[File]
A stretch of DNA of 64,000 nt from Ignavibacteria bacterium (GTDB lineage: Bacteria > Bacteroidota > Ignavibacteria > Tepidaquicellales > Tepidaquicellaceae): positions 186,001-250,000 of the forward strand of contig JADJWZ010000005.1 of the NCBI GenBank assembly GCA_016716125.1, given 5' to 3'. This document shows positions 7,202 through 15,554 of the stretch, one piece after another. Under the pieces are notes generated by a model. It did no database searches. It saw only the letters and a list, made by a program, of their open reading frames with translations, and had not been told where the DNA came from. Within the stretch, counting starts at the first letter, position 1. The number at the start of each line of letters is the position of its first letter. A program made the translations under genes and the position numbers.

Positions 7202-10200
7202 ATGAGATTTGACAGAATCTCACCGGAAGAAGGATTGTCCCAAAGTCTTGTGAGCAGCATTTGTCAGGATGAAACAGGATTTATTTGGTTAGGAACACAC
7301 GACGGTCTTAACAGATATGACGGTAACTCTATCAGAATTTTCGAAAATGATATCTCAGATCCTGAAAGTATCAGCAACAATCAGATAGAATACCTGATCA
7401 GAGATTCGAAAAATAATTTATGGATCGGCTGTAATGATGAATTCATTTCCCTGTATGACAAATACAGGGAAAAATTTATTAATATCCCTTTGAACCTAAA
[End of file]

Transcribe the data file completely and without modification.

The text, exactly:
A stretch of DNA of 64,000 nt from Ignavibacteria bacterium (GTDB lineage: Bacteria > Bacteroidota > Ignavibacteria > Tepidaquicellales > Tepidaquicellaceae): positions 186,001-250,000 of the forward strand of contig JADJWZ010000005.1 of the NCBI GenBank assembly GCA_016716125.1, given 5' to 3'. This document shows positions 7,202 through 15,554 of the stretch, one piece after another. Under the pieces are notes generated by a model. It did no database searches. It saw only the letters and a list, made by a program, of their open reading frames with translations, and had not been told where the DNA came from. Within the stretch, counting starts at the first letter, position 1. The number at the start of each line of letters is the position of its first letter. A program made the translations under genes and the position numbers.

Positions 7202-10200
7202 ATGAGATTTGACAGAATCTCACCGGAAGAAGGATTGTCCCAAAGTCTTGTGAGCAGCATTTGTCAGGATGAAACAGGATTTATTTGGTTAGGAACACAC
7301 GACGGTCTTAACAGATATGACGGTAACTCTATCAGAATTTTCGAAAATGATATCTCAGATCCTGAAAGTATCAGCAACAATCAGATAGAATACCTGATCA
7401 GAGATTCGAAAAATAATTTATGGATCGGCTGTAATGATGAATTCATTTCCCTGTATGACAAATACAGGGAAAAATTTATTAATATCCCTTTGAACCTAAA